• LZB - "With sales trends accelerating throughout the period, we are pleased to enter Q3 with momentum.”
  • Macy’s - "Our furniture and mattress business also continued very strong. And soft home -- categories like textiles, tabletop, et cetera -- strengthened in the third quarter."
  • Anthropologie (URBN) -  "I mentioned the home category in Anthropologie, which has been really off the charts."
  • HD / LOW - Home Depot and Lowe's both put up bullet-proof quarters this week, beating on every line of the P&L. HD was the particular standout.
  • TJX – Its HomeGoods division comped +6%.
  • RH – we won’t hear from RH for another few weeks. But we’re highly confident that the business is at or above plan. Yet the stock is off 15% in 18 days. We’d buy ahead of the quarter – and after the quarter. We think it’s going to $300.


#ExtraCheese - Home Furn Sales EL



Sometimes it’s not what a company reports that gives a #LateCycle signal, but rather what it does with shareholders’ hard-earned capital. Consider the following.

  • FOSL – Bought Misfit (wearable tech) for $260mm. This is a category where FitBit has 85% marketshare, and Apple, Nike and UnderArmour are making a push. If you can’t get the best, or make the best…buy the 5th best?? Management on the call said that it didn’t have tech capabilities and was particular headwind to the category. Huge admission of missing the ball on a major trend. Stock off 40% in a day.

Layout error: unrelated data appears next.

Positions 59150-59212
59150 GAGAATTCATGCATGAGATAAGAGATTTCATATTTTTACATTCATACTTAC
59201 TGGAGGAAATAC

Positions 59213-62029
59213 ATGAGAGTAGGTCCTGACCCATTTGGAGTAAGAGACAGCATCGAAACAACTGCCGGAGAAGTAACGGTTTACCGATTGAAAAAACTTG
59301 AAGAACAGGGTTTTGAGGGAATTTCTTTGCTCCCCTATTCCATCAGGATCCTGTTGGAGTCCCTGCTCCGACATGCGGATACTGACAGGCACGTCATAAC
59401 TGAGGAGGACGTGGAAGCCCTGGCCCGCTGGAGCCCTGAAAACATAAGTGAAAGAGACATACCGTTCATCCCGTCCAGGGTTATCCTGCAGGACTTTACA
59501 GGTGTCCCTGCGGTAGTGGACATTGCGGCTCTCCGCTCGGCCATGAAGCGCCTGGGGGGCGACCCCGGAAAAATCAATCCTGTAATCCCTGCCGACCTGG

• M Backstage – Starts Off-Price Concept ‘because TJX makes it work’.  "First of all, I will tell you it is still early days in the evaluation process for Backstage. But our belief is that the model has certainly been proven by others…. So, it is more of a bet on the fact that the category has been proven, mostly by others.
  • KSS Off Aisle – Ditto. But at least Macy’s has access to high quality brands. What’s KSS gonna do, sell Juicy Couture, Dockers and Candies at discounted prices? It already does and no one wants them. #fail
  • But the biggest callout here belongs to URBN. In what we view to be one of the most ridiculous “strategic” moves by a retailer in over 20 years, Urban Outfitters acquired the Vetri Family group. Yes, a Pizza chain. This company missed on the top line three quarters in a row, and simply can’t grow. The CEO thinks that Casual Dining is a growth business – even though it is in a secular decline – so he bought a Pizza business. Not just any Pizza business, but a local Philly company who’s CEO he’s known personally, as best we can tell, for about a decade. This is a tiny investment that should have been made out of his pocket…not shareholders’.